These are the main trends, the researchers say, but there are national variations within the larger regions that include multiple countries. For example, there were major differences in the European Region where the United Kingdom showed a 38% increase in relative inequality whereas France experienced a 16% decline in the same parameter. The same goes for Latin America with Argentina seeing an increase of 25% while Brazil experienced a 10% decline. A full list of countries can be viewed in the original research.
What does it mean for the economy's future?
Even though the global inequality has only got worse in the absolute terms, the researchers still see some positive outcomes that came together with it. Increase of the absolute inequality is not a purely negative trend, says Laurence Roope of Oxford University. While it indicates the aggravation of the inequality gap, the rise of the income levels in such densely populated countries as China and India allowed to pull over 1 billion people out of poverty. Therefore, the growth of absolute inequality allowed a lot of people in the developing economies to lead a better life. The researcher says that elevated absolute inequality is an "inevitable by-product of economic progress" and the policymakers should think of finding ways to make the economic growth in their countries as well as globally more inclusive for the disadvantaged groups.
However the increase of absolute inequality is only one part of the equation.
"Our analysis found that, although average incomes in large developing countries are now much closer proportionally to those in high-income countries, the absolute gaps in income between countries are so high that even if domestic inequality was completely eliminated in all countries (which is obviously impossible) absolute inequality today would still be much higher than it was 40 years ago," said a researcher Miguel Niño-Zarazúa in the interview with Science Bulletin.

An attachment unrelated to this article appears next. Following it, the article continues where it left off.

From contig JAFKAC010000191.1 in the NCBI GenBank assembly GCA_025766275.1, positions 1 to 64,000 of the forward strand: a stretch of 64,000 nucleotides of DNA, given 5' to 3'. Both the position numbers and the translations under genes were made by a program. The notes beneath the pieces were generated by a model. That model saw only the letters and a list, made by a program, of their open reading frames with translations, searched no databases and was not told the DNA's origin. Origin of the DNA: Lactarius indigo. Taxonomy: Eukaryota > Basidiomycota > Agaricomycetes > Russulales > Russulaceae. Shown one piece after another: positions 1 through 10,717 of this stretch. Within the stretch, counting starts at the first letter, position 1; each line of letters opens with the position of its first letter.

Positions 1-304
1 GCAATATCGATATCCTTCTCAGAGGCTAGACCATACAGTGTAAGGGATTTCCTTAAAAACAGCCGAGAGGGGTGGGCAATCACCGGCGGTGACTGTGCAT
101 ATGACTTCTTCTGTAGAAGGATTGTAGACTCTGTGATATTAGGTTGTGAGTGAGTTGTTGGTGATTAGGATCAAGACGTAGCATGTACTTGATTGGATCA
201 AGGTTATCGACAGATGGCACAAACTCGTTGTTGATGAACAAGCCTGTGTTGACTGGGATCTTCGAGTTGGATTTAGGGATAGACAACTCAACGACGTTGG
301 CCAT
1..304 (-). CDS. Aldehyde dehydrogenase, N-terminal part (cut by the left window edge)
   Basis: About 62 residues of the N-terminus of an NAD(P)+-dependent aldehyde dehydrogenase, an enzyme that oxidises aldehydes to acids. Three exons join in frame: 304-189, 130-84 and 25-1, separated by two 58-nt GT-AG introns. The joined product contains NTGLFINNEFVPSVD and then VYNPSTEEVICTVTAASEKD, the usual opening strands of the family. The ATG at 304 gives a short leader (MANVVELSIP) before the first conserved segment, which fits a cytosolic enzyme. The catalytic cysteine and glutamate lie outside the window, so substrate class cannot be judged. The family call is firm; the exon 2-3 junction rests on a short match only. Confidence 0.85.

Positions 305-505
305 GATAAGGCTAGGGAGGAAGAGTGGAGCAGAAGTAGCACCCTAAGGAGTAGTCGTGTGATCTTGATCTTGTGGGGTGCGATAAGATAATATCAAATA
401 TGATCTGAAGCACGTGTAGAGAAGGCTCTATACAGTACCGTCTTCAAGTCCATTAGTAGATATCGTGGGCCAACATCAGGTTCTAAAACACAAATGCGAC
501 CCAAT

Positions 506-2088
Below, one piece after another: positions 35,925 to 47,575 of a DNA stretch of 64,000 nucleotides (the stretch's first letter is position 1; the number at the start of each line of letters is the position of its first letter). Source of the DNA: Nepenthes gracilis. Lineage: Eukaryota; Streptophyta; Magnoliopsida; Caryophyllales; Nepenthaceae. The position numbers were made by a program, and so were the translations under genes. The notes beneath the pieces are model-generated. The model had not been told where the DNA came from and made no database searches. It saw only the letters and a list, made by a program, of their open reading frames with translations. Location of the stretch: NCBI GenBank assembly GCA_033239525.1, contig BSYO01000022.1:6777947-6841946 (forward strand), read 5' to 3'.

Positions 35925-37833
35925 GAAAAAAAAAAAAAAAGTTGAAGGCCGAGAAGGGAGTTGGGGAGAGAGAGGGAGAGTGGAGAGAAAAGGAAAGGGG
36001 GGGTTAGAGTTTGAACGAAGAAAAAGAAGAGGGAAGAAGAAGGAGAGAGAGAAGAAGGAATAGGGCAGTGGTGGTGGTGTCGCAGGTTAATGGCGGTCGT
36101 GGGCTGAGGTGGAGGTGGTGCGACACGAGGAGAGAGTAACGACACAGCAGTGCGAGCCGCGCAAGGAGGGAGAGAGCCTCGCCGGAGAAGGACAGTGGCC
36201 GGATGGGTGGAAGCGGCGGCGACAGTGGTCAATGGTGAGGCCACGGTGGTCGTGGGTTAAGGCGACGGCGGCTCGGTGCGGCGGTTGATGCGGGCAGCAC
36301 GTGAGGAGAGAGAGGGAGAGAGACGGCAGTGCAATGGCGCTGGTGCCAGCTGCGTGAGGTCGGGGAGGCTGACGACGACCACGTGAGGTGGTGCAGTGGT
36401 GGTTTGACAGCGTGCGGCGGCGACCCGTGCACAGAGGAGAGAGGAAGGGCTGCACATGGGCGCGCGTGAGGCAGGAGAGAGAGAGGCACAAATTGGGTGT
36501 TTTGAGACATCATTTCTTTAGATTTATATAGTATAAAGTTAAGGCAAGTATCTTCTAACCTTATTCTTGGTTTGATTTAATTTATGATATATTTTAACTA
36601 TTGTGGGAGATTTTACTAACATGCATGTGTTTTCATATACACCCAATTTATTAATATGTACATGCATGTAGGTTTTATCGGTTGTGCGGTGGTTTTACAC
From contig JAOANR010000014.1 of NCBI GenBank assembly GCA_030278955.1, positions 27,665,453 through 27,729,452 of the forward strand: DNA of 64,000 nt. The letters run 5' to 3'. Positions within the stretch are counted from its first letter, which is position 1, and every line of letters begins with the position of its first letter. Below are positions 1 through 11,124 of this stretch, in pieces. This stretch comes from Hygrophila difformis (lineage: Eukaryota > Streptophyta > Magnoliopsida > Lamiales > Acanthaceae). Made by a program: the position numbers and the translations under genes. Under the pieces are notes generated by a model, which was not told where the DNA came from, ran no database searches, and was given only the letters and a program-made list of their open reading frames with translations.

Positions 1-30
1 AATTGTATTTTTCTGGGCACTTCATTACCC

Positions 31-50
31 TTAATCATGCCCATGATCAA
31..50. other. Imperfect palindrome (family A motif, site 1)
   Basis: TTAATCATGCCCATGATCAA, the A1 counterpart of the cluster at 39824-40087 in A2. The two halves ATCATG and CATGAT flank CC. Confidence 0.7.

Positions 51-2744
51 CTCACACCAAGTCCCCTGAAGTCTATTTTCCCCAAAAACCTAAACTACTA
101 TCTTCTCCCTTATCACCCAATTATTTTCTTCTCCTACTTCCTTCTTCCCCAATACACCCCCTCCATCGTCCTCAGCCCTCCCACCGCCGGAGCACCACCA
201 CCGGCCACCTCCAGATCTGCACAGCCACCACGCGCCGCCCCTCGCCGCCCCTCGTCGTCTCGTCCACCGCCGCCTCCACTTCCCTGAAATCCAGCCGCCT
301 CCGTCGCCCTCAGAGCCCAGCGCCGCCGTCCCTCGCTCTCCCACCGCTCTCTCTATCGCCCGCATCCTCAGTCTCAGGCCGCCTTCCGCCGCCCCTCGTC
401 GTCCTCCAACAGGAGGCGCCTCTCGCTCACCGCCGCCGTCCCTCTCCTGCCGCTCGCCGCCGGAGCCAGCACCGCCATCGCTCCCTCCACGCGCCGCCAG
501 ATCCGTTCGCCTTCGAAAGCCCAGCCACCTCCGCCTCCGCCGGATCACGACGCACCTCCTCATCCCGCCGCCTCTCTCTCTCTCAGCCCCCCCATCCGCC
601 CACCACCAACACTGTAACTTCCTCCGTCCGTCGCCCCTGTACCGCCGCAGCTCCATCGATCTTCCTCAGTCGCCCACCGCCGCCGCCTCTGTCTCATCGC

This research provides a very valuable insight into the real changes in the world's inequality level over the last decades and asks the difficult questions about this hugely avoided economic topic.
On the 2013 World Economic Forum in Switzerland, global inequality was named one of the biggest threats to the world's economy by the leading politicians. They discussed the possible ways of solving the global inequality (or at least trying to) and addressed economic inequalities between the countries as the main catalyst of the problem.
The Guardian says that one of the main reasons behind the existing inequality within the countries is unbalanced control over their assets, such as natural resources and financials, and increasingly high concentration of these assets in the hands of a small part of the society.
So what the global policymakers can do to tackle these issues is to revise the financial policies of their countries and work on making them more inclusive for the disadvantaged groups as well as position the national financial system as a stable intermediary in the financial matters for the society, says The Guardian.
Well, we should not expect a quick solution for such complex problem as global inequality, but at least it is gaining more attention from both policymakers and academia and is understood as a real economic threat. This could be a start.